Marijuana vaping spiked this year among teens as other substance use declined, according to a new study.
“We’ve made a lot of progress over the past two decades in reducing teen substance use. … Unfortunately, this new mode of delivery for substance use is really making inroads among teens and the policies and rules that schools and other institutions that house teens have put into place to try to prevent drug use, they’re easily defeated by vaping devices,” said lead investigator Richard A. Miech, Ph.D., from the University of Michigan’s Institute for Social Research.
The institute released data Wednesday from its annual Monitoring the Future study, which is funded by the National Institute on Drug Abuse (NIDA) and included a nationally representative sample of more than 42,000 students in eighth, 10th and 12th grades.
About 14% of 12th-graders vaped marijuana in the past month, nearly double the rate in 2018. The jump was the second largest for any substance in the survey’s history. About 13% of 10th-graders and 4% of eighth-graders also reported vaping marijuana in the past month.
Rates for past-year marijuana vaping were 21% for 12th-graders, 20% for 10th-graders and 7% for eighth-graders, up from 13%, 12% and 4% respectively in 2018.
The increases come as vaping has been linked to 2,000 hospitalizations and 52 deaths from lung injuries in recent months. Most of these injuries occurred among people who vaped marijuana.
Nicotine vaping also continued to rise, following a record-setting spike from 2017-’18. About 35% of 12th-graders in the 2019 survey said they vaped nicotine in the past 12 months up from 30% the year before. About 31% of 10th-graders and 16% of eighth-graders also vaped nicotine.
Rates of past-month nicotine vaping were roughly 25.5% for 12th-graders, 20% for 10th-graders and 10% for eighth-graders, all of which are on the rise.
“It is being vaped at very high contents of nicotine that actually can result in toxicity and significantly increases the risk of addiction,” said NIDA Director Nora Volkow, M.D.
These concerns along with potential harm to developing brains, have led to AAP efforts to ban flavored e-cigarettes, which are known to attract youths.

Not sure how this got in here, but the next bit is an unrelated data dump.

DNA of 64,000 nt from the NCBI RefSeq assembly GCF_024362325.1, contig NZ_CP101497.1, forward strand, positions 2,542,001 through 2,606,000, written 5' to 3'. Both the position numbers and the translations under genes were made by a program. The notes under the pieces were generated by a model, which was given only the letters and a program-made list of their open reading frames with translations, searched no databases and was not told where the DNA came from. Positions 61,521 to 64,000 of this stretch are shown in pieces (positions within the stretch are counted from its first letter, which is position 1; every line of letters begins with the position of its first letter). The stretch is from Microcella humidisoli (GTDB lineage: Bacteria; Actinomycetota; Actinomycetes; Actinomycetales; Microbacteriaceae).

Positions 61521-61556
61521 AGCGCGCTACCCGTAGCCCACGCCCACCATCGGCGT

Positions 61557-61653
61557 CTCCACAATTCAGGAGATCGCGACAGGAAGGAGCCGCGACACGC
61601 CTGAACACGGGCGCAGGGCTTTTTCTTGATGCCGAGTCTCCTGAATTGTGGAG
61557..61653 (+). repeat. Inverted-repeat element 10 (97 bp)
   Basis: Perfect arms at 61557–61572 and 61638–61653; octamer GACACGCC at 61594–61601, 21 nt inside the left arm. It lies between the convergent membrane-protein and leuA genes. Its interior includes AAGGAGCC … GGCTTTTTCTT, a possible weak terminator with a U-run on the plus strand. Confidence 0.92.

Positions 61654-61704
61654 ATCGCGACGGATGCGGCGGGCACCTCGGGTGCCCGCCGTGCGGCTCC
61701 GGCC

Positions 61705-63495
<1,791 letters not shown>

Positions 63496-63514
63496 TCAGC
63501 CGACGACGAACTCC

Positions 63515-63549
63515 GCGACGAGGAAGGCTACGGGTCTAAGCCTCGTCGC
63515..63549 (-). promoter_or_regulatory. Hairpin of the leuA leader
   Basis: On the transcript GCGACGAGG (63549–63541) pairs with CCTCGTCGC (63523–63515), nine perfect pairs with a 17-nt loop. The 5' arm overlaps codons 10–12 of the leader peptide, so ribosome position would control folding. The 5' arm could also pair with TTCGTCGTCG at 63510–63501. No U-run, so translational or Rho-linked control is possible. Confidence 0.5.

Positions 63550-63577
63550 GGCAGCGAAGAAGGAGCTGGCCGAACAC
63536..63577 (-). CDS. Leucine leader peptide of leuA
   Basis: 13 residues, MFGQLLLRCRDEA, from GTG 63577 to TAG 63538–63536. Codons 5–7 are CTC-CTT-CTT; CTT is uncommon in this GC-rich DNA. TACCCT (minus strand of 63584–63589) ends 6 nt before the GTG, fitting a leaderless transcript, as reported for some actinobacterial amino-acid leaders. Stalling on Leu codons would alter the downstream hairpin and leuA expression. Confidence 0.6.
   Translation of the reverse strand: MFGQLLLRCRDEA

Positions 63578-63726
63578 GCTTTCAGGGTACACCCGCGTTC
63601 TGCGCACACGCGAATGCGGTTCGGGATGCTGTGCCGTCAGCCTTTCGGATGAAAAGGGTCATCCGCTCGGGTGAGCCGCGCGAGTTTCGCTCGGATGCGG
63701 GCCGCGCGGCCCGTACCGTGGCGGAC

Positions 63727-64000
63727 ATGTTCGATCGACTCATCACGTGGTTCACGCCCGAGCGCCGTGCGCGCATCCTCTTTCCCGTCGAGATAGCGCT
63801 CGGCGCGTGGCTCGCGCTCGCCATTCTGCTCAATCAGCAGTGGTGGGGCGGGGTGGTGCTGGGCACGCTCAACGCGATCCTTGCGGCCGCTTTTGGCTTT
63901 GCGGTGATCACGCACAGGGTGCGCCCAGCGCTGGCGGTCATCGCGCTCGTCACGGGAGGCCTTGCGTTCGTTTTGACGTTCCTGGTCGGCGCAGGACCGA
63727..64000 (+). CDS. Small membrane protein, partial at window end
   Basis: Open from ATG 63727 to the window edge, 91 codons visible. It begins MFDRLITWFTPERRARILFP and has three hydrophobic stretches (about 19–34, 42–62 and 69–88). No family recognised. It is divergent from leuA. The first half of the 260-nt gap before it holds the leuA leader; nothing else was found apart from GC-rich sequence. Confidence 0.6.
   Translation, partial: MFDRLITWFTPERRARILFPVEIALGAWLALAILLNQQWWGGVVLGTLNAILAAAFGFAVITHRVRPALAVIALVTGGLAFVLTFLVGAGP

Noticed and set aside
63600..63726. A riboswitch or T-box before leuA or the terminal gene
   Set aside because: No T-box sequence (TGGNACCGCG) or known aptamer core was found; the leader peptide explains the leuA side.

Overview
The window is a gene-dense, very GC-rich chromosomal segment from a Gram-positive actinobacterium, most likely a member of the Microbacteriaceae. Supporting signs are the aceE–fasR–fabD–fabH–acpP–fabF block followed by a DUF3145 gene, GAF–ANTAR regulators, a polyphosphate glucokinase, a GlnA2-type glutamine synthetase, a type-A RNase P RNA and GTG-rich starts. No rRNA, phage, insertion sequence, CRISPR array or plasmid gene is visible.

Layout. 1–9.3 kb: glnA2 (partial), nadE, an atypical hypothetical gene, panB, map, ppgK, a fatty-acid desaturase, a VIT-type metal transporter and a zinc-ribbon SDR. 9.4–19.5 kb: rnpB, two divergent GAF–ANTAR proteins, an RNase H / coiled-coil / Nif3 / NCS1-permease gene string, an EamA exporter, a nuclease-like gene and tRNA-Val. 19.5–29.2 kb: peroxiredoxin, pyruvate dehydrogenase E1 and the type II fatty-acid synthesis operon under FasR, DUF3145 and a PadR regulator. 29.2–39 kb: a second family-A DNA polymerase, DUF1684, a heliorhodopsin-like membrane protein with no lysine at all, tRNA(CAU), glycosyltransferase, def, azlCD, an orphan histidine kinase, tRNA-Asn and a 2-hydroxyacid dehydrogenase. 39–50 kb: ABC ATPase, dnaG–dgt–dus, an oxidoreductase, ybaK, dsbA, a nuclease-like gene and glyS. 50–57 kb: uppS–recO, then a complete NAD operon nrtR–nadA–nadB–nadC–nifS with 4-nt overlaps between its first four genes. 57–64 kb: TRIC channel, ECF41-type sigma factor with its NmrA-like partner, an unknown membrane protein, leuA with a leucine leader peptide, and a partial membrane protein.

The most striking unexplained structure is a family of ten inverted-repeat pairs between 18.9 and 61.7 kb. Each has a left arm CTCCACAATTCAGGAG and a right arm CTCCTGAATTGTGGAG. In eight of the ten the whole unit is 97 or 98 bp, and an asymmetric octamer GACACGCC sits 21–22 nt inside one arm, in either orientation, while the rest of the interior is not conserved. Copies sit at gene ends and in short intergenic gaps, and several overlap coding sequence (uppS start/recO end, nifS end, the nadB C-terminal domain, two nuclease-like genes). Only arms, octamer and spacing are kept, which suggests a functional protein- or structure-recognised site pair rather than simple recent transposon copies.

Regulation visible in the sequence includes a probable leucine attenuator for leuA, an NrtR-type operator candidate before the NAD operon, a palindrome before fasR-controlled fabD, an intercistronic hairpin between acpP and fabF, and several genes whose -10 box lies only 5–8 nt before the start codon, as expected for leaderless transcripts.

Asked why they vaped, the 12th-graders’ most common reasons were to experiment, because it tastes good and to have a good time.
Despite increases in vaping marijuana, the rates of adolescent use of marijuana in any form in the past 12 months remained stable at 36% of 12th-graders, 29% of 10th-graders and 12% of eighth-graders.
Past-month use also did not change significantly. However, daily use (20 or more occasions in the past 30 days) rose to nearly 5% for 10th-graders and just over 1% for eighth-graders, the highest rates for these age groups since tracking began in 1991
While vaping continues to rise, past-month cigarette use among 12th-graders fell from 8% to 6% and daily use for this group fell from 4% to 2%.
Rates did not change significantly for younger students. About 3% of 10th-graders and 2% of eighth-graders smoked a cigarette in the past month, while 1% of each group reported daily smoking. Daily rates for all three grade levels are down at least 90% from their peak.
“The implications of these dramatic declines in cigarette smoking are enormous for the health and longevity of this generation of young people — that is, unless the rapid increase in vaping nicotine begins to seriously offset these gains,” the University of Michigan Institute for Social Research said in a news release.
Teen drinking is at some of its lowest levels, according to Dr. Miech. Past-month alcohol use was about 29% for 12th-graders, 18% for 10th-graders and 8% for eighth-graders.
Rates of past-year use of any illicit drug other than marijuana were 11.5% for 12th-graders, 9% for 10th-graders and 6.5% of eighth-graders.
Among 12th-graders, misuse of prescription opioids declined from 3.4% to 2.7%.
Dr. Volkow reminded physicians they play an important role in curbing teen substance use.
“Physicians are in a unique position to actually communicate with young patients and encourage them … to stop if they’ve started to experiment, or importantly, refer to treatment if they have become addicted to the drug,” she said.